Topics: Walt Whitman, Song of Myself, Edgar Allan Poe Pages: 7 (2201 words) Published: December 12, 2012
There are many articles on the topic of Walt Whitman in NCLive. There are several that discuss that Whitman is an optimist. Specifically, the articles cited in this paper will examine Whitman and will shed light on his optimism. Genoways, Ted. “Inventing Walt Whitman.” Virginia Quarterly Review. 81.2 (2005): 1-4.

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Ted Genoways is the author of two books of poems and the literary history Walt Whitman and the Civil War. His awards include fellowships from the National Endowment for the Arts, the Guggenheim Foundation, and inclusion in the Pushcart Prize Anthology and Best American Travel Writing. He was editor of the Virginia Quarterly Review from 2003 to 2012, during which time he won six National Magazine Awards. Ted Genoways, of the Virginia Quarterly Review, asserts that Walt Whitman delivered American poetry out of the shadow of European literature ushering in a unique style of writing by stating, “So it was, on Independence Day 1855, not only American poetry but also the American artistic stance was born” (2). Whitman proved to be a visionary, breaking societal restraints by giving a refreshingly realistic perspective on life and diverting from the norm of nineteenth century society. He stood as an example of progress, carrying a special characteristic separating him from other poets of his time. Those who break the molds of society by providing realistic perspectives, such as Walt Whitman did, leave more of an impression on others. In the eighteen hundreds he obtained people’s interest in his writing by possessing a great deal of optimism regarding life and what the world has to offer. This attribute of Whitman is astonishing for his time when considering the society in which he belonged. This trait is illustrated in the poetic works he presents. In Song of Myself he exclaims, “The pleasures of heaven are with me and the pains of hell are with me… the latter I translate into a new tongue” (38). This quote embodies his idea that it is important to focus on the positive aspects of life. Whitman was also very expressive regarding his views of the self and the positivity of taking the time to understand personal wants and desires. Whitman portrayed optimism primarily through three ideological states: awareness of the self, awareness of nature, and awareness of society. Whitman’s optimistic ideal of the self embodied many different and what seem as contradicting characteristics. He admitted, “I am of old and young, of the foolish as much as the wise / Regardless of others, ever regardful of others / Maternal as well as paternal, a child as well as a man” (35). This quote illustrates Whitman’s awareness of the self by proposing one cannot be explained by only a few personality characteristics, but feels all emotions alike and at different times. This idea exemplifies the profound nature of Whitman’s thoughts. Human emotion is complex and people feel many different emotions every single day. As stated previously, these qualities seem contradicting, however when thinking of the spectrum of human emotion one could easily argue that people feel two opposing emotions at the same time. Through his writing he urges the reader to understand that people are deeper and more complicated than society allowed them to exhibit on the surface. Through this realization, Whitman hoped to have people know themselves better resulting in a more prosperous and accepting society. Whitman’s view of the self is not just that of embracing all emotions and living life to the fullest but he also characterized the self as a divine being. His view of the self can be broken down into two parts: the emotional self and the physical self. Both of these parts he believed are divine alike and to be marveled in:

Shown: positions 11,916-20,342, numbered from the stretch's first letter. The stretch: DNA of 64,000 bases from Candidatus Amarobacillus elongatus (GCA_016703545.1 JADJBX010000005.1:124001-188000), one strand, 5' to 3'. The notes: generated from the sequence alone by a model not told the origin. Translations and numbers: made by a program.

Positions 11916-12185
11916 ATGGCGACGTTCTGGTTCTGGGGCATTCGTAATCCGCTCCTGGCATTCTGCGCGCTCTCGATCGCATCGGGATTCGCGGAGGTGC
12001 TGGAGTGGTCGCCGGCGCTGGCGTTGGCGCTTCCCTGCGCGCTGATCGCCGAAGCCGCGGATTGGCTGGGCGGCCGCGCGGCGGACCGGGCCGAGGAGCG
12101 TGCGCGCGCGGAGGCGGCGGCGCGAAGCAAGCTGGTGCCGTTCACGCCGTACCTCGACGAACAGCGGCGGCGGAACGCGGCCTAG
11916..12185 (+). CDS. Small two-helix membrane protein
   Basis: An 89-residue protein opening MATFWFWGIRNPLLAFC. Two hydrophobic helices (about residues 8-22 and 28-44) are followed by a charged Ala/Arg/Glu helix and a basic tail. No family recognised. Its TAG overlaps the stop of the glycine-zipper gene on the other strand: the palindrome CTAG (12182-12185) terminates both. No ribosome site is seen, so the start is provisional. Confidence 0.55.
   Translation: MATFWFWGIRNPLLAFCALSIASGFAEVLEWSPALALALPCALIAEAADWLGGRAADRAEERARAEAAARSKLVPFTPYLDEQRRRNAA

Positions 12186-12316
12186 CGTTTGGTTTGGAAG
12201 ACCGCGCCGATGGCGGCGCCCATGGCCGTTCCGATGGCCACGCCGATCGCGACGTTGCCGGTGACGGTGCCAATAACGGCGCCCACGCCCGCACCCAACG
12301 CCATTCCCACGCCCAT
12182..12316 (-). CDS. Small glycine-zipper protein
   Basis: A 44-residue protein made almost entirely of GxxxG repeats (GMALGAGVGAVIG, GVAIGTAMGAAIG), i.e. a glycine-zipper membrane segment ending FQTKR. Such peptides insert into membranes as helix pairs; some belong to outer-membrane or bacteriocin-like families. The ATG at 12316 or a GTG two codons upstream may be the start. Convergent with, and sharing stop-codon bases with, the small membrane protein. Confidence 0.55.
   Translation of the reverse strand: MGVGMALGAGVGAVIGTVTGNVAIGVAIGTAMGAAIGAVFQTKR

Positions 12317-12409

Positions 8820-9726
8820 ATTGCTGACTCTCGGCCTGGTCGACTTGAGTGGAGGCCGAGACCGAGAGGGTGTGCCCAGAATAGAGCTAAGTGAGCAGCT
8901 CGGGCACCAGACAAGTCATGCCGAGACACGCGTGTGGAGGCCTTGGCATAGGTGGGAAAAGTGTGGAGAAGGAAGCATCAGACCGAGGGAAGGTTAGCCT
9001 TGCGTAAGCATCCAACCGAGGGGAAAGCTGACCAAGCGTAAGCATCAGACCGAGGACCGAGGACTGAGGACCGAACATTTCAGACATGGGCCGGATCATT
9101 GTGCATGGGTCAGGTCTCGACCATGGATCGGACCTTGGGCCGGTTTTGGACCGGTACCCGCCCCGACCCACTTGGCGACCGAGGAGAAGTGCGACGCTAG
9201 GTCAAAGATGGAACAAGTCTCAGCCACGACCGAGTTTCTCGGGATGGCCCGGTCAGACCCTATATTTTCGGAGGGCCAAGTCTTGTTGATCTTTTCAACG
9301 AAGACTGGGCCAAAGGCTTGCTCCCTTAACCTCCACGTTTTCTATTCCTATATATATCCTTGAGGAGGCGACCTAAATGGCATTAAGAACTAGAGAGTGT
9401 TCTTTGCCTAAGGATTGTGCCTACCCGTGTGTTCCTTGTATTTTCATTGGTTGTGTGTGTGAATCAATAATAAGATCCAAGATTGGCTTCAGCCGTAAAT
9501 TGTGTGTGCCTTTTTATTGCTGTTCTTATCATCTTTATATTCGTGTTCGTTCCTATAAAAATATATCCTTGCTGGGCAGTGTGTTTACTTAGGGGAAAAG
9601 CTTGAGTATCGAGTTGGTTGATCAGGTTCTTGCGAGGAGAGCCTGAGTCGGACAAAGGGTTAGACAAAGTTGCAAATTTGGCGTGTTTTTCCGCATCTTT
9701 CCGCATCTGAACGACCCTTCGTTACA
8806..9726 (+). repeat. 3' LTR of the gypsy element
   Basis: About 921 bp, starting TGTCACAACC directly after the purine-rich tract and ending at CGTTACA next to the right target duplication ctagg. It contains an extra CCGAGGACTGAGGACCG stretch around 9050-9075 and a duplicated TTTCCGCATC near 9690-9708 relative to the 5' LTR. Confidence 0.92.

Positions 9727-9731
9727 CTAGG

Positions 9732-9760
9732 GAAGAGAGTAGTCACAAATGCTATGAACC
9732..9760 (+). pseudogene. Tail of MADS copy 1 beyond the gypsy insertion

Divine am I inside and out, and I make holy whatever I touch or am
touch’d from,
The scent of these arm-pits aroma finer than prayer,
This head more...

Cited: Birmingham, William. “Whitman’s Song of the Possible American Self.” Cross Currents 43.3
(1993): 341
Genoways, Ted. “Inventing Walt Whitman.” Virginia Quarterly Review. 81.2 (2005): 1-4.
MasterFILE Premier. Web. 15 Nov. 2012. http://www.nclive.org/
Marovich, Beatrice
Theological Review 92.2 (2010): 347-366. Acedemic Search Premier. Web. 15 Nov. 2012
Stovall, Floyd. “Main Drifts in Whitman’s Poetry.” American Literature 4.1 (1932): 3-21
Academic Search Premier
Ed. Nina Baym et al. 8th ed. Vol. C. New York: W. W. Norton & Company,
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